Different physical and biological processes can have dynamic interactions when they operate on the same spatial and temporal scales. Processes that act on a very small scale may appear as noise in the interactions with processes on larger scales. Their effect can be accounted for by proper averaging procedures (e.g. for turbulence). Processes that act on a large scale may be treated as slowly varying or even constant boundary conditions when studying their effects on processes on smaller scales (e.g. sea level rise due to climate change). Techniques for scale interactions are well established in geomorphology (De Vriend, 1991) and are based on scale linkage via sediment transport. In biology however, population and community dynamics give rise to spatial and temporal structures that are not easily linked. In recent years the importance of scale has been increasingly recognized (Legendre et al., 1997) as an essential aspect of understanding the biotic and abiotic processes that affect the biogeomorphology of coastal systems.


3. BIOGEOMORPHOLOGY IN WATER SYSTEMS OF THE NETHERLANDS

In many water systems in the Netherlands, biogeomorphological interactions can be found. In some cases morphological processes are dominant over biological processes and therefore organisms have to adjust to their environment. In other cases biological processes are dominant. The most interesting are those cases where there is a mutual interaction that leads to feedback coupling of processes. When looking for these cases, it is important to examine the temporal and spatial scales of the mutually interacting processes.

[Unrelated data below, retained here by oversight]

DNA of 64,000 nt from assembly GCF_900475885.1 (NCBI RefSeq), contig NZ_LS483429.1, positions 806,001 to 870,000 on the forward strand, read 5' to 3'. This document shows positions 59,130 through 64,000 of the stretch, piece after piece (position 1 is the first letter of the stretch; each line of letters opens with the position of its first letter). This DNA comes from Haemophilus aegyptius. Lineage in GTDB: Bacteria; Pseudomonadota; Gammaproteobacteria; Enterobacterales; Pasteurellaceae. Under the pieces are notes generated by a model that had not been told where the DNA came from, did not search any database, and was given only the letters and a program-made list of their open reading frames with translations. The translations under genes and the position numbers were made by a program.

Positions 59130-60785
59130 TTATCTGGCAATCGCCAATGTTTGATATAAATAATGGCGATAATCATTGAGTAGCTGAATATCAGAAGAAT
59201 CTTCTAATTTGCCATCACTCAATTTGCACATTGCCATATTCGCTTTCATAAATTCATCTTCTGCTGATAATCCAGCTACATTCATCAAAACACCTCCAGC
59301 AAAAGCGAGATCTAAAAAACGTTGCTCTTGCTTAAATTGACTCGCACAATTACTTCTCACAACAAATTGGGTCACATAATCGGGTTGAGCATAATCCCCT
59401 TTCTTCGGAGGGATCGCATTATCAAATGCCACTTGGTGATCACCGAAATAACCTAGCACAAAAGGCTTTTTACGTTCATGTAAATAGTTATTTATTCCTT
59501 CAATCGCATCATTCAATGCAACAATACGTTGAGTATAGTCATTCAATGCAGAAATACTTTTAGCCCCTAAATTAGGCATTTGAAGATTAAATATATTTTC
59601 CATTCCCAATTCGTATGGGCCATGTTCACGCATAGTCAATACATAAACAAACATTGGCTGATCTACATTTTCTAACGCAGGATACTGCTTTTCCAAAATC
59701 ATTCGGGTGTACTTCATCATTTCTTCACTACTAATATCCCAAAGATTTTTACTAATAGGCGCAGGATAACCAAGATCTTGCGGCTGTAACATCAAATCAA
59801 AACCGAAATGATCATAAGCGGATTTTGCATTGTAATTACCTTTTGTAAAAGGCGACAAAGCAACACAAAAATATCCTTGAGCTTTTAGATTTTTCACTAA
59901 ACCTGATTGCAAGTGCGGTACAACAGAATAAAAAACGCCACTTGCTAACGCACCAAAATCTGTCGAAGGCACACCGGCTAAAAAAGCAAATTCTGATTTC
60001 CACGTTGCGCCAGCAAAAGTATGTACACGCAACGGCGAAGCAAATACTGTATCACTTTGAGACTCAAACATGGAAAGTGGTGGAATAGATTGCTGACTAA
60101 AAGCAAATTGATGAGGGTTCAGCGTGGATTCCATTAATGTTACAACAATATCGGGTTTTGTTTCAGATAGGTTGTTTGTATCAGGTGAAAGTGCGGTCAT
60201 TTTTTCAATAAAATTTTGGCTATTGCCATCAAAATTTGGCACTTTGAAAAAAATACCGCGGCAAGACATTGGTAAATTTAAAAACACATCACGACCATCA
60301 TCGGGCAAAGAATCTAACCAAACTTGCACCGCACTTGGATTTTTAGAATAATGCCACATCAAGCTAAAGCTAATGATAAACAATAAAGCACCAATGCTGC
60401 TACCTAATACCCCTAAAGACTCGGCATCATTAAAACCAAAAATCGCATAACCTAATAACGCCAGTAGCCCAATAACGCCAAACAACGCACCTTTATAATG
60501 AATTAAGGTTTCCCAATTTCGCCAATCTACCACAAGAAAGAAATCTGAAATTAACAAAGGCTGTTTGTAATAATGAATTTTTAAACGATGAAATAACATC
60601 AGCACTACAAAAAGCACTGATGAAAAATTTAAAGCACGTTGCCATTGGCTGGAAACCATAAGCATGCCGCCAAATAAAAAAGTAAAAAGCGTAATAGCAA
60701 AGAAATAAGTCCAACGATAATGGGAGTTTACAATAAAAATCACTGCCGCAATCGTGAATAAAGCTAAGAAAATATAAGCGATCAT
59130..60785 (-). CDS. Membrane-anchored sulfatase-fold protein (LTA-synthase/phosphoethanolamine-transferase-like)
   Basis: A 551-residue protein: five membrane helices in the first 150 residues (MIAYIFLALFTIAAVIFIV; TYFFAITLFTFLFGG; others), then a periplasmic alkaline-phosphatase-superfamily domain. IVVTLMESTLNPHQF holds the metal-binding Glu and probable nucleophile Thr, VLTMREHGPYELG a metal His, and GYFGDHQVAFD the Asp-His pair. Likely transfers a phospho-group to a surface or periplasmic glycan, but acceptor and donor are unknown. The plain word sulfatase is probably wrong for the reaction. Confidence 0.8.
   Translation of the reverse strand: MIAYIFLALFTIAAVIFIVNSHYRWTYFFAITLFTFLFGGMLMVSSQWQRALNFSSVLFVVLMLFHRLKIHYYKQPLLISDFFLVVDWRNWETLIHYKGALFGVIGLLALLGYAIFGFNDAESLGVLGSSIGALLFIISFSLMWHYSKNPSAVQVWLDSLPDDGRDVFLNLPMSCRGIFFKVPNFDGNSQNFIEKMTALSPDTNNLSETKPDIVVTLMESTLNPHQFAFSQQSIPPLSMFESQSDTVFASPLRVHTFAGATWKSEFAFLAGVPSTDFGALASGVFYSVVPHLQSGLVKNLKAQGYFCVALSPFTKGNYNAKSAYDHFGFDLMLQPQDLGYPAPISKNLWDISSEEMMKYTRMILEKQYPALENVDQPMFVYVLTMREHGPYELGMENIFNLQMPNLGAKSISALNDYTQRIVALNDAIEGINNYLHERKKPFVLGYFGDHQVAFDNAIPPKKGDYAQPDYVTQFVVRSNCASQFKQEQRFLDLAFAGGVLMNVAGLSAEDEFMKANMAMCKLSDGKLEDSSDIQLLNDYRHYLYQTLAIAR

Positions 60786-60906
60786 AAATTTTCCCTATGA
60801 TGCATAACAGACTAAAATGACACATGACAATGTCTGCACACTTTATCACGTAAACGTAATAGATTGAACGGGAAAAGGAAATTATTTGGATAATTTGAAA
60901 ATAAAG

This short paper describes biogeomorphological interactions for three main types of water systems in the Netherlands. These are sea & coast, estuaries & Wadden Sea and rivers & streams.

Sea & coast

The North Sea is not a homogeneous pool of water. It can be classified in distinct regions, characterised by differences in water temperature, salinity, nutrient levels, turbidity, and other factors. The geomorphology of the North Sea shows many features as sand dunes, shore-face connected ridges, gravel banks and deep silty pits.

The abundance of organisms in the North Sea is to a large extent defined by the local abiotic conditions, such as depth, temperature, currents and bed composition. The influence of geomorphological factors on the species abundance and composition can mainly be noticed at the bottom organisms, (benthic organisms). Examples of benthic organisms are shell fish and worms that live in the bottom and crabs and sea stars that live on the bottom. Especially in the young phases of their lives (eggs and larvae) the geomorphology provides the conditions for failure or success.